This service-learning course project provided the students with the opportunity to use their knowledge and skills to bring awareness to mental health and give a voice to marginalized groups who are ignored and feel invisible. Sarah Weatherford, a fourth-year student majoring in Strategic Communication, stated, “Service-learning provides critical thinking skills that are applicable to everyday life. It is beneficial to students to see the change they are making and apply what they are learning to real-world situations. Homework and projects can be seemingly pointless, but with service learning, you are actually doing something to make a change. A service-learning project shaped my desire to work for philanthropic valued companies. Values such as advocacy and organization are some of the key things I look for when going into any form of relationship, working and personal. It's been a great opportunity to have learned about all those things under Traci Gillig.”
This event had an in-person kick-off at Palouse-Clearwater Environmental Institute (PCEI) in Moscow, Idaho on April 9, 2022, and will continue as a virtual event through May (Mental Health Awareness Month). Participants of all ages and abilities can register on LAMI's website and receive a free t-shirt and fun swag. All participants will keep moving walking, rolling, strolling, biking, dancing, etc. through May on their own. Everyone is encouraged to share their activities online to bring awareness to mental health and destigmatize mental illness. Participants can share about their activities on LAMI’s website, their 5k Tribute Site, LAMI's Facebook page, or by using #Moveformentalhealth.
English 402 Partners with Tri-City Area Gaming
Vanessa Cozza, WSU Tri-Cities Associate Professor and CCE Community Engaged Scholars Fellow, taught English 402, Technical and Professional Writing this spring. The course partnered with Tri-City Area Gaming (TAG) this semester. TAG is a non-profit organization striving to build community and inclusiveness by hosting gaming events for all.
Sara and Brendan Quinn, the organization’s owners, have tasked students in this course to rewrite gaming instructions to be inclusive, and understandable to all ages and abilities. Anyone who plays board games knows how difficult it can be to read and understand gameplay instructions. Some instructions can be overwhelming and poorly written, which leads to players becoming significantly frustrated. This creative service-learning project provides real-life impact, enriches the curriculum, and gives meaning to their work (Meyers, 2009). The students’ rewritten instructions will be used in a scholarship event hosted by TAG. Sara and Brendan also will translate the students’ instructions into Spanish and Russian for multilingual families.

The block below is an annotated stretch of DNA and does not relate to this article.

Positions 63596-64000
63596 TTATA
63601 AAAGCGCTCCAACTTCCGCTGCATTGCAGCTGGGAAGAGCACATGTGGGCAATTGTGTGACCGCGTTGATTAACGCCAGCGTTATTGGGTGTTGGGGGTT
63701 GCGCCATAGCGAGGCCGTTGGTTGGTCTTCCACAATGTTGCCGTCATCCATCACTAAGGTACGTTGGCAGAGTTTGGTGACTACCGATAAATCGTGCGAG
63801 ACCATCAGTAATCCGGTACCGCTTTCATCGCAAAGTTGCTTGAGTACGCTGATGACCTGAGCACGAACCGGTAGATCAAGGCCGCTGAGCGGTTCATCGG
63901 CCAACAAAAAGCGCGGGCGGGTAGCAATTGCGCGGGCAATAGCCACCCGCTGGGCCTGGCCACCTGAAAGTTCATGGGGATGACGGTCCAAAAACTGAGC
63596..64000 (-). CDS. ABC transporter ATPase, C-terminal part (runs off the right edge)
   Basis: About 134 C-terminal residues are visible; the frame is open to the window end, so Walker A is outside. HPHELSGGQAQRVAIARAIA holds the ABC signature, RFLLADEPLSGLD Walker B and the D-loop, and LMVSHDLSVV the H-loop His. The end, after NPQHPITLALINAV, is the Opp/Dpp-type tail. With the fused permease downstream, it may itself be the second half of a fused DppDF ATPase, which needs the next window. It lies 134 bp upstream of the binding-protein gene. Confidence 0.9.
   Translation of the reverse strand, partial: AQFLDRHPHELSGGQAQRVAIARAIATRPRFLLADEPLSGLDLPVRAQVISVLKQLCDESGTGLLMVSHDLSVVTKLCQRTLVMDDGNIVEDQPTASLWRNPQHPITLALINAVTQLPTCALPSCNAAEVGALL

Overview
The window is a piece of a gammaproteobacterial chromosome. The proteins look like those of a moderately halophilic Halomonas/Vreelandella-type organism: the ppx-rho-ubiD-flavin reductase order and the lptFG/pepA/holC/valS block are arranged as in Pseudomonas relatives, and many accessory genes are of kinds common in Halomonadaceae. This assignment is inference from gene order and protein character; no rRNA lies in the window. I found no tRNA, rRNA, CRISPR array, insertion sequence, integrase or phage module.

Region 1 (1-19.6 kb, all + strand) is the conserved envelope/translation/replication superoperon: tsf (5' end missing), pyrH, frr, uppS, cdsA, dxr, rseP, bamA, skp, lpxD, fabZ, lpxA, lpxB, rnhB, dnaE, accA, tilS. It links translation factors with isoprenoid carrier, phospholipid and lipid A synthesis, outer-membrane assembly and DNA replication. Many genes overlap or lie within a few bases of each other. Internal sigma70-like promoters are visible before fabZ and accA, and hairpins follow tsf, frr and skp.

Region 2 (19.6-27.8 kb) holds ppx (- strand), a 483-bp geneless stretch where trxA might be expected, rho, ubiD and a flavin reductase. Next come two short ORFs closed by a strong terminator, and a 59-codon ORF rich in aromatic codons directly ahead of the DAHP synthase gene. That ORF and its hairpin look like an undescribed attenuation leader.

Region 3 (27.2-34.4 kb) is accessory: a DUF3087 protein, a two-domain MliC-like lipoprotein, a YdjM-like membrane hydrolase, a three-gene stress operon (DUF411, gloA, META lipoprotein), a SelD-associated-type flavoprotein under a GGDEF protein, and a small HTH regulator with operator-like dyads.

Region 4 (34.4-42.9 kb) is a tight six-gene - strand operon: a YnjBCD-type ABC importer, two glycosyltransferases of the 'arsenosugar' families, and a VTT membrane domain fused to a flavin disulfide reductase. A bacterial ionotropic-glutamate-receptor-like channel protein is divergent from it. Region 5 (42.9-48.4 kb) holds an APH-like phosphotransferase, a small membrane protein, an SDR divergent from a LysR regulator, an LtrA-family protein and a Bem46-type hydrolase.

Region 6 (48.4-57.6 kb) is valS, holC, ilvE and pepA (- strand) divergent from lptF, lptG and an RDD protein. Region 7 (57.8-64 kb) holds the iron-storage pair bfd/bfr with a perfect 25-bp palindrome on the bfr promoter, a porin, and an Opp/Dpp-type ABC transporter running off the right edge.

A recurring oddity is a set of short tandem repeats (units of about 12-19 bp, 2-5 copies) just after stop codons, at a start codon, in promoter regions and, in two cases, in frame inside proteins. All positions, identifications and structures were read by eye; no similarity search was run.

Tri-Cities students in English 402 work in teams to rewrite gaming instructions to be inclusive and understandable to all ages and abilities.
Because of my service learning I am excited to continue to work within my community here in pullman and after graduation at my community in my hometown to help others and be of service in any way I can.
— Kaia Grobstock
Transformative Learning Experiences
Costly Alternative Medical Services Provided for Free by WSU Student
Jen Bull, WSU Global campus student was in Families in Poverty (H_D 403) Mary Garcia this past spring. Jen partnered with Unlocking the Body in Puyallup, WA to fulfill the service-learning component of the course. Jen is a senior and is majoring in Social Sciences with an emphasis on Human Development, Psychology, and Sociology, with a minor in Political Science. After graduation, Jen plans to apply to a Physician's Assistant program. Jen stated, “Ideally, I would love to work with the disabled providing care which incorporates my bodywork background in alternative healthcare with western medicine practices as a Physician's Assistant (PA). If unable to work with Veterans, I would like to work with active-duty military families stationed outside of the US.” The service-learning component of this class challenges the students to connect the content of their learning to the complexities of real situations communities face.
This semester, Jen provided free alternative medical care including massage and Craniosacral Therapy weekly for no cost to Veterans, students with disabilities, and individuals with low income. Without Jen’s time and compassion, these services would have otherwise been cost-prohibitive.